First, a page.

Gillibrand: The Military Justice Improvement Act Would Give Service Members a Justice System That Works (July 1, 2019)

Featured

Brian Lewis MJIA.jpg

You can listen to U.S. Navy veteran Brian Lewis’ March 13, 2013 testimony to the Senate Armed Services Subcommittee on Personnel here.

“Nearly 30 years ago, when George H. W. Bush was president and Dick Cheney was the secretary of defense, the Pentagon made a promise to our service members. Dozens of Navy and Marine Corps aviation officers had just been investigated for the infamous Tailhook sexual assault scandal, and America’s military leadership affirmed a “zero tolerance” policy toward sexual assault within their ranks. The military had a sexual assault problem, and pledged to solve it.

It’s painfully clear that the military has now failed at this mission by almost any metric. For years, survivor after survivor has told us the change in the system we needed to make to end this scourge — the same change that a number of our allies around the world have already made: take the adjudication of these crimes outside of the chain of command and allow trained military prosecutors to prosecute them.” Read more opinion at Military Times here.

“The Military Justice Improvement Act would take the prosecution of sexual assault and other serious crimes, such as murder, out of the chain of command. It would keep those crimes in the military justice system, but put the decision to prosecute them into the hands of actual military prosecutors who are trained to deal with complex legal issues.” –Senator Kirsten Gillbrand (Military Times, July 1, 2019)

Gillibrand Leads Bipartisan Coalition to Reform Military Justice System  -Senator Kirsten Gillibrand (May 16, 2013)

Related Links:
Pass the Military Justice Improvement Act @SenGillibrand
S. 1789: Military Justice Improvement Act of 2019
S. 1789: Military Justice Improvement Act of 2019 [Full Text]
Comprehensive Resource Center for the Military Justice Improvement Act
Sens. Cruz, Gillibrand Reintroduce Military Justice Improvement Act
Udall, Heinrich Reintroduce Military Justice Improvement Act To Address Crisis Of Military Sexual Assault
Leahy Joins Gillibrand And Others To Reintroduce Military Justice Improvement Act
Hirono Wants To Change How The Military Prosecutes Sexual Assault
Senator Martha McSally’s Responsibility to Survivors of Military Sexual Assault
McSally defends keeping military commanders involved in sexual assault cases
Gillibrand: “Status Quo” Not Working With Military Sexual Assaults
Veterans for Peace: Sexual Assault on Military Members Press Conference, Seattle, Washington (August 11, 2006)
Jamie Leigh Jones Testified at the House Judiciary Committee Halliburton/KBR Iraq Rape Case Hearing (December 19, 2007)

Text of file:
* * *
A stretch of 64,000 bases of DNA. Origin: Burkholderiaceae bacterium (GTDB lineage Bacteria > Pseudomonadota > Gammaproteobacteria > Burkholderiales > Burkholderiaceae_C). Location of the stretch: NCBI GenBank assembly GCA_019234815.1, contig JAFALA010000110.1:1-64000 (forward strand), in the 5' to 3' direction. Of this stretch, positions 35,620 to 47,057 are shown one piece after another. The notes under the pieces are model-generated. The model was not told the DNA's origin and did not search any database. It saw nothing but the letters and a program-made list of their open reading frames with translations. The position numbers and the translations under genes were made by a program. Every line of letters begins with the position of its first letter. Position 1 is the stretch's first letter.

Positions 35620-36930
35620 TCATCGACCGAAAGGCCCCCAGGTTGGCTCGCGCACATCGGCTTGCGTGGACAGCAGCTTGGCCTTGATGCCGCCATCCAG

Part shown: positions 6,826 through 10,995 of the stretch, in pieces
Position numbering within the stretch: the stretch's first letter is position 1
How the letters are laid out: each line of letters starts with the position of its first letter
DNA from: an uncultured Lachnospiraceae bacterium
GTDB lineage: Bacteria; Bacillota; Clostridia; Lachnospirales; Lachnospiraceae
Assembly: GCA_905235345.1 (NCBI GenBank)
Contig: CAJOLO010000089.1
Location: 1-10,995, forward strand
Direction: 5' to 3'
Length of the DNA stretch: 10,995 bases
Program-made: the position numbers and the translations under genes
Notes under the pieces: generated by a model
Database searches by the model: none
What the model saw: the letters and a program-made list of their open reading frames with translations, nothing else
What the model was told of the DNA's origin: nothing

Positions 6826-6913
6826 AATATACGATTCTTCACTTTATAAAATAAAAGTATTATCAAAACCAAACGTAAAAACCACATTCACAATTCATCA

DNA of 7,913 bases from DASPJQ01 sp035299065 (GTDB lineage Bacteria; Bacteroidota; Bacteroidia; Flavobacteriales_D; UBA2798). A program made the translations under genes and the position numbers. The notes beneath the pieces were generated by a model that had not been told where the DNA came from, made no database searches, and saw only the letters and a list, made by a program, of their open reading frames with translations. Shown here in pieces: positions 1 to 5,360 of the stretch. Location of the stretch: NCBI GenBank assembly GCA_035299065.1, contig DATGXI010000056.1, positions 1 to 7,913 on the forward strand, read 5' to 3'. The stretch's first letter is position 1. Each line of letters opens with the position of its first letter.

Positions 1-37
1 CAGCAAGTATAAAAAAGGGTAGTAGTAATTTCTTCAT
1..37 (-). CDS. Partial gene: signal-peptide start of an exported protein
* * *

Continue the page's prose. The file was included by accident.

HOR Oversight Subcommittee on National Security & Foreign Affairs Held a Hearing on Sexual Assault in the Military (July 31, 2008)
Former Representative Bruce Braley (D-IA) Introduced the Holley Lynn James Act (April 12, 2011)
Lauterbach Case Prompts Policy Reforms for Victims of Sexual Assault in the Military (December 25, 2011)
Sexual Misconduct Allegations at Lackland AFB | C-SPAN (January 23, 2013)
Panetta Is Lifting Ban On Women In Combat Roles (NPR, January 23, 2013)
Sexual Assault in the Military, Part 1 | C-SPAN (March 13, 2013)
Sexual Assault in the Military, Part 2 | C-SPAN (March 13, 2013)
Gillibrand Leads Bipartisan Coalition to Reform Military Justice System [Full Video] | Senator Kirsten Gillibrand (May 16, 2013)
Gillibrand Builds Bipartisan Support for Change of Military Justice Code (May 16, 2013)
S. 967: Military Justice Improvement Act of 2013 – U.S. Senate Voting Record (March 6, 2014)
The war in Congress over rape in the military, explained (June 8, 2016)
Sexual Assault in the Military | C-SPAN (March 6, 2019)
S. 1789: Military Justice Improvement Act of 2019 Reintroduced by Republican Senator Ted Cruz of Texas and Democratic Senator Kirsten Gillibrand of New York (June 13, 2019)
Senate Armed Services Committee Members & House Armed Services Committee Members (June 21, 2019)
Gillibrand: The Military Justice Improvement Act Would Give Service Members a Justice System That Works (July 1, 2019)

Senate Armed Services Subcommittee on Personnel: Hearings on ‘Sexual Assault in the Military’ (March 13, 2013)

Senate Armed Services Subcommittee on Personnel: Sexual Assault in the Military (Photo: C-SPAN)

Senator Gillibrand’s Opening Statement at Armed Services Subcommittee Hearing Examining Sexual Assaults in the Military

Hearing is Gillibrand’s First As Chair Of Senate Armed Services Subcommittee On Personnel – Has Been Leading The Fight To End Sexual Violence In Military